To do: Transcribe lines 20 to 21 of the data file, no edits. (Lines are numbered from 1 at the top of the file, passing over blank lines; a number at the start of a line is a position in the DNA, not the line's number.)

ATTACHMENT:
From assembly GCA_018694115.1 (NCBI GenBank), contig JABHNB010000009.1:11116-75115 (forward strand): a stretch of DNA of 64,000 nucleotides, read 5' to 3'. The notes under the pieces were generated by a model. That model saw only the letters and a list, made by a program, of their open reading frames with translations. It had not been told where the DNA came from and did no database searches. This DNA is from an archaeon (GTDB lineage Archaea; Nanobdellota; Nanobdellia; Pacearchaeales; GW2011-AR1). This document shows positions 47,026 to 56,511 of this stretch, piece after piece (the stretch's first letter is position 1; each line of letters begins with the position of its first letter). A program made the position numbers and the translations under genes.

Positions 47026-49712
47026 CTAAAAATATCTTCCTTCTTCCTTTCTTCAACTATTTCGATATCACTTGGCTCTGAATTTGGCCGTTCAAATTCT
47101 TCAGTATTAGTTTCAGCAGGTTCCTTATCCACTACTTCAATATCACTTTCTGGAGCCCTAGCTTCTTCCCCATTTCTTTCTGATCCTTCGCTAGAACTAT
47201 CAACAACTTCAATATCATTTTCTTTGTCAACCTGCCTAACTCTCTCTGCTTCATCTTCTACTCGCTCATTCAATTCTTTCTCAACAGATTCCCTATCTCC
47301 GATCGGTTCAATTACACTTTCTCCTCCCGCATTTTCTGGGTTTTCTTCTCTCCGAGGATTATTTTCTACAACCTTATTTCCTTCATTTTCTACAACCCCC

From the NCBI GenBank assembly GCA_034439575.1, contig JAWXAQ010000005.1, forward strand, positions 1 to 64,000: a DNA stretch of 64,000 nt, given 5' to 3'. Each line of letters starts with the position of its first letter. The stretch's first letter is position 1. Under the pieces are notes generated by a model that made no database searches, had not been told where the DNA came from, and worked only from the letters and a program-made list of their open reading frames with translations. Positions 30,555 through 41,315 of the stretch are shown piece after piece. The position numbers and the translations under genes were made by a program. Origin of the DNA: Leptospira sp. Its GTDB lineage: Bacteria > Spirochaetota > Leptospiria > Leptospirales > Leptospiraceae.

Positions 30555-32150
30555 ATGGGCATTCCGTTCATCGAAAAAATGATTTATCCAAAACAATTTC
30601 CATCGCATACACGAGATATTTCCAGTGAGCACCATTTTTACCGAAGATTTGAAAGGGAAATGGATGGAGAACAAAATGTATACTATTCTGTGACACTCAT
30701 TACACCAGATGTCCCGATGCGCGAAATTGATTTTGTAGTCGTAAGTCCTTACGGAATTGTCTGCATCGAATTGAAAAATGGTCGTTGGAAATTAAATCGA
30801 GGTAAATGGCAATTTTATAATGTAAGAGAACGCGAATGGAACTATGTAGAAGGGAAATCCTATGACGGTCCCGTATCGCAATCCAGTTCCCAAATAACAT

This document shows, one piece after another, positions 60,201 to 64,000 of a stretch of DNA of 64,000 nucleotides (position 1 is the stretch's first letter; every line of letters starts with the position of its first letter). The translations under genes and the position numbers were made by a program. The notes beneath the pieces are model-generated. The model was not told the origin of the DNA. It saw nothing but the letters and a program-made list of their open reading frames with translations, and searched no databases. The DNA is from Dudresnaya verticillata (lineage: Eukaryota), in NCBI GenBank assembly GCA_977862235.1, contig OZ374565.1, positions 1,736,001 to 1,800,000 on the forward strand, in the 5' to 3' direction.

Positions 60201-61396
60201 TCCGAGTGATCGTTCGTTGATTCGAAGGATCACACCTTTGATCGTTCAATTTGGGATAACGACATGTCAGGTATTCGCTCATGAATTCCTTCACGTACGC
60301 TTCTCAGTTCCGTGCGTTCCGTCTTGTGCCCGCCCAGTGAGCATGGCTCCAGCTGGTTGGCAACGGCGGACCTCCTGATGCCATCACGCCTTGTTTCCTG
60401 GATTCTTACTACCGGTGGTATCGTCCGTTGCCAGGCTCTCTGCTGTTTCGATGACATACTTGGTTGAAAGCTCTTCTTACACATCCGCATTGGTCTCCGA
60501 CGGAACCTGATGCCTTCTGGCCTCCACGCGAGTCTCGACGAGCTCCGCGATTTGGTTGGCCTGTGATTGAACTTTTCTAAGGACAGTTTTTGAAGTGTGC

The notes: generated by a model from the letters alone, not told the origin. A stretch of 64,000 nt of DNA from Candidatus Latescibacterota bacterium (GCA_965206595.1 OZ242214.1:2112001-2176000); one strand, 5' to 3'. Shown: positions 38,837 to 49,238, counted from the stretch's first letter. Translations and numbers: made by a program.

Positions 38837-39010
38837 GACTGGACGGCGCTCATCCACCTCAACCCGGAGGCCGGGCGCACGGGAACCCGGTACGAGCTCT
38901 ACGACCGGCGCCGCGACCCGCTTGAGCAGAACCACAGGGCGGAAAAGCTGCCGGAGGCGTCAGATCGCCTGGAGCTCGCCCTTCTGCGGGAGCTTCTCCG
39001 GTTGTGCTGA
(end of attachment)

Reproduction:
Positions 38837-39010
38837 GACTGGACGGCGCTCATCCACCTCAACCCGGAGGCCGGGCGCACGGGAACCCGGTACGAGCTCT